Jennifer Brookland is a former Devex global development reporter based in Washington, D.C. She has worked as a humanitarian reporter for the United Nations and as an investigative journalist for News21. Jennifer holds a bachelor's in foreign service from Georgetown University and a master's in journalism from Columbia University and in international law and diplomacy from the Fletcher School. She also served for four years as an Air Force officer.
With sustainability topping the post-2015 development agenda, issues created by global urbanization will have to be addressed in conjunction with greener concerns. At this week’s World Urban Forum in Italy, the aid agenda is fitting itself into traditional urban planning and forward-looking sustainability conversations.
At World Water Week in Stockholm, which ends today, advocates for water, sanitation and hygiene interventions are pulling out the hard evidence that mainstreaming WASH is the best way to achieve development goals.. Devex spoke with one the issue’s champions.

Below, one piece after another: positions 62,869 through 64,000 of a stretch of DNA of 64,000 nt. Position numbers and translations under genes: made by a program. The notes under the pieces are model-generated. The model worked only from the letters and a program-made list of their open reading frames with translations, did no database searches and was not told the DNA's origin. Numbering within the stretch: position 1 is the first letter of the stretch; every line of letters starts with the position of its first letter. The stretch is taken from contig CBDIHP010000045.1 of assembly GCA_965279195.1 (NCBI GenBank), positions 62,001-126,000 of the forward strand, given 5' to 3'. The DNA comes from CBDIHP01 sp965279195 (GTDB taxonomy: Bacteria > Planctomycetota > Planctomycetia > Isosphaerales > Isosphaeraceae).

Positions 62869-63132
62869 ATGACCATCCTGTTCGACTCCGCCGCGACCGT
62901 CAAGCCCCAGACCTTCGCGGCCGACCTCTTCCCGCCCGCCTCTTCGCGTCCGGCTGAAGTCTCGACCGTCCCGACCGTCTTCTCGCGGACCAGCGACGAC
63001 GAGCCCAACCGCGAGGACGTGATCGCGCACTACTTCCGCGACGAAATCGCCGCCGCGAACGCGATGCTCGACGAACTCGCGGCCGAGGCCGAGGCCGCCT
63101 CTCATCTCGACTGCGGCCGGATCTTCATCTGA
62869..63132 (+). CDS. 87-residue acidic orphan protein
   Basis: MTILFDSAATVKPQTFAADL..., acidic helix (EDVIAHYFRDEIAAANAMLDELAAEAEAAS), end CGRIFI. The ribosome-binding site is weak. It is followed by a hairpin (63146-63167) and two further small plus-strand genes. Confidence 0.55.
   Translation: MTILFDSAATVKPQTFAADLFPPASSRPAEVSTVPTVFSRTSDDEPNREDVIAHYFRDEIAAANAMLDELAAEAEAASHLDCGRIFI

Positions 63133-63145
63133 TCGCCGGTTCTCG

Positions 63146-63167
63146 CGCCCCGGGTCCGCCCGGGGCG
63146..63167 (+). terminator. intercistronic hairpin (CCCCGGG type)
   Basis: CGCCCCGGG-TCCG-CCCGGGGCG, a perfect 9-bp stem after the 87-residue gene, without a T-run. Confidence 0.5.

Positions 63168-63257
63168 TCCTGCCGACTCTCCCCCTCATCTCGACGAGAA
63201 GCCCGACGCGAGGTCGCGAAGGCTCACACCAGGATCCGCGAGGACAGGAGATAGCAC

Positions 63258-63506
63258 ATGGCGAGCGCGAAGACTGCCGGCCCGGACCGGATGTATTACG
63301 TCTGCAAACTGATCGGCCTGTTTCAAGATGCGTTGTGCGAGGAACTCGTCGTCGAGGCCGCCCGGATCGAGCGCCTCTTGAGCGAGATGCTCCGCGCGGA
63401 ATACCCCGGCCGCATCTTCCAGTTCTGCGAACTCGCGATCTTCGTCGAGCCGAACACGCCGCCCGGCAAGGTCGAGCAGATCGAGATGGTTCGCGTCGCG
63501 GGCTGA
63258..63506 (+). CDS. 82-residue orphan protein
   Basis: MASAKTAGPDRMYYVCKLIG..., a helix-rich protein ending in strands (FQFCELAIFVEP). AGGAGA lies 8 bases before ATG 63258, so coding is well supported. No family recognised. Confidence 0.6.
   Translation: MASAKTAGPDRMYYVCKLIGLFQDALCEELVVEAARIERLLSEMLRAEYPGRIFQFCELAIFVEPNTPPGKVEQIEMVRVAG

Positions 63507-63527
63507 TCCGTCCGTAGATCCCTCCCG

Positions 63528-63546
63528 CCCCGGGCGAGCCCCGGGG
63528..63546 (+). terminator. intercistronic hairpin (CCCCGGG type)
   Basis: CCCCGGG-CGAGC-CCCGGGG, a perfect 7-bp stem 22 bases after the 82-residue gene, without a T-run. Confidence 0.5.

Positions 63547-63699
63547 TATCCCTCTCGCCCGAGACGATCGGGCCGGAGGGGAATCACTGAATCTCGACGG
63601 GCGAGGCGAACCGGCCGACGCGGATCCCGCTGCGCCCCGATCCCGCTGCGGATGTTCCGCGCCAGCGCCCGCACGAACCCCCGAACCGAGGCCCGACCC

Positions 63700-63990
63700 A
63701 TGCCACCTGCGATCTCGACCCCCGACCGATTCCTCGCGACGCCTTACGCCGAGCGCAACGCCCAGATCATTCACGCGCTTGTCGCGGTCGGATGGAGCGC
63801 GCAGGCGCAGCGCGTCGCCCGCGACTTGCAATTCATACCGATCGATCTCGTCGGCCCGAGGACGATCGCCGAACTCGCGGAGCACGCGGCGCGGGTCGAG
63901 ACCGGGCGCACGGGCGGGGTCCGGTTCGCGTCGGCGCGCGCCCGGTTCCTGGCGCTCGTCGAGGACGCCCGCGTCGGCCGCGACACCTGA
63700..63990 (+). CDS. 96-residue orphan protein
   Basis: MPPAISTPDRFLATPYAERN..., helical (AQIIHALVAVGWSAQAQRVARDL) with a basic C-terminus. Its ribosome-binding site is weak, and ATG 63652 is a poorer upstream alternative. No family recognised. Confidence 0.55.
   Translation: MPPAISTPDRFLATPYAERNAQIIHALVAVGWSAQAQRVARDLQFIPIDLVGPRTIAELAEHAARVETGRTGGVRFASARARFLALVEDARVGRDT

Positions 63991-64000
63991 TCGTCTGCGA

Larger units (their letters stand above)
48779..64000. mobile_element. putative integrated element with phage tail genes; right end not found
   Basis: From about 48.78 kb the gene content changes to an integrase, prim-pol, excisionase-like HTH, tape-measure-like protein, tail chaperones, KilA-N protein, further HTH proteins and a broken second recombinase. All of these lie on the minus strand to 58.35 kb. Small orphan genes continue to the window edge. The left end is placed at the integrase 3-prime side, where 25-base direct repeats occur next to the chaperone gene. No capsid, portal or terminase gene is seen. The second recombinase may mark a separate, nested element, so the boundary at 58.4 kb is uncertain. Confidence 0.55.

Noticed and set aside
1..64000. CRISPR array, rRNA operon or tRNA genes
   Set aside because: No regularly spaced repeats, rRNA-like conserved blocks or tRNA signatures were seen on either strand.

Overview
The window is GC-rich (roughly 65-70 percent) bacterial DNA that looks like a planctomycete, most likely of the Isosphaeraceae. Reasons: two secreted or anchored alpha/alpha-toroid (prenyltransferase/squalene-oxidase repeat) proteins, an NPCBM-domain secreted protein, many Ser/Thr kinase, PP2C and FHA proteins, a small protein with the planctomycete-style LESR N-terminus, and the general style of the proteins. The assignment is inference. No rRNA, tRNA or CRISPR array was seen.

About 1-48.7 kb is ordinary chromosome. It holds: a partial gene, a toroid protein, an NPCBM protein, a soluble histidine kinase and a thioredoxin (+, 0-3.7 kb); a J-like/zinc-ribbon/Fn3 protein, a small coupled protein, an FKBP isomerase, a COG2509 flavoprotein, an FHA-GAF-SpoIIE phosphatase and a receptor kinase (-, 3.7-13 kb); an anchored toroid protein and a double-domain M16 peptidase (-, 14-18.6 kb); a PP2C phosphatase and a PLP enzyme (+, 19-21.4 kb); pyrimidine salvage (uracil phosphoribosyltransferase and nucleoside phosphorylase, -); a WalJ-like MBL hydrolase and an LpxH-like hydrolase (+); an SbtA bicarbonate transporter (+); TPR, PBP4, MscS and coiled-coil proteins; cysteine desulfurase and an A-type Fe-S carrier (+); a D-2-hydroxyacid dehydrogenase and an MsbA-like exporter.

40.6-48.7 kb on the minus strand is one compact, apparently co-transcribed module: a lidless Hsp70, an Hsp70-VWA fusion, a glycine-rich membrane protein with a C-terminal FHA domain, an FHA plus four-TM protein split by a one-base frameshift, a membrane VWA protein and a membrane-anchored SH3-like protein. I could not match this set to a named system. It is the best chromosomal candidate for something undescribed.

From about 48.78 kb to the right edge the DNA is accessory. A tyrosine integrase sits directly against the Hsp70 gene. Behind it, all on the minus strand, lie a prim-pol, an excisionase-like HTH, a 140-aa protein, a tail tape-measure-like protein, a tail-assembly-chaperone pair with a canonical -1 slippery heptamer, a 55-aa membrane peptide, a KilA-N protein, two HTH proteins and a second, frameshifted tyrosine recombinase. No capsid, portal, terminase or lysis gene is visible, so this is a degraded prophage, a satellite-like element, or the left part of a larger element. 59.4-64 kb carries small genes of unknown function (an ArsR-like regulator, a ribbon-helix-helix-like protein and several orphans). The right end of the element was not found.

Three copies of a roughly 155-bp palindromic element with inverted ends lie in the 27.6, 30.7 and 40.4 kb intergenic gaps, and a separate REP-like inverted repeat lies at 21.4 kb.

As one of the world’s major rice producers, Southeast Asia can impact global food trading. The Asian Development Bank recommends establishing a commodities exchange and rice index to ensure stable rice prices not only for the region but also worldwide, averting what many fears as a possible repeat of 2008. Devex discusses the role development partners can play to help the Asian rice markets work.
The U.S. Agency for International Development has been known for its particularly cumbersome process and frequent delays in awarding field work. But over the past few years, delays have become worse, implementers tell Devex. Here’s why.
The Global Fund to Fight AIDS, Tuberculosis and Malaria has approved 45 proposals from 37 different countries, awarding grants totaling $419.8 million. The projects were given “on an exceptional basis” through a Transitional Funding Mechanism, launched as a preemptive effort to safeguard gains the organization feared would be lost after the normal proposal cycle was canceled.
Nigeria’s malaria prevention and treatment programs just received a $225 million boost from the Global Fund to Fight AIDS, Tuberculosis and Malaria, including a grant tied to the African country’s additional commitments.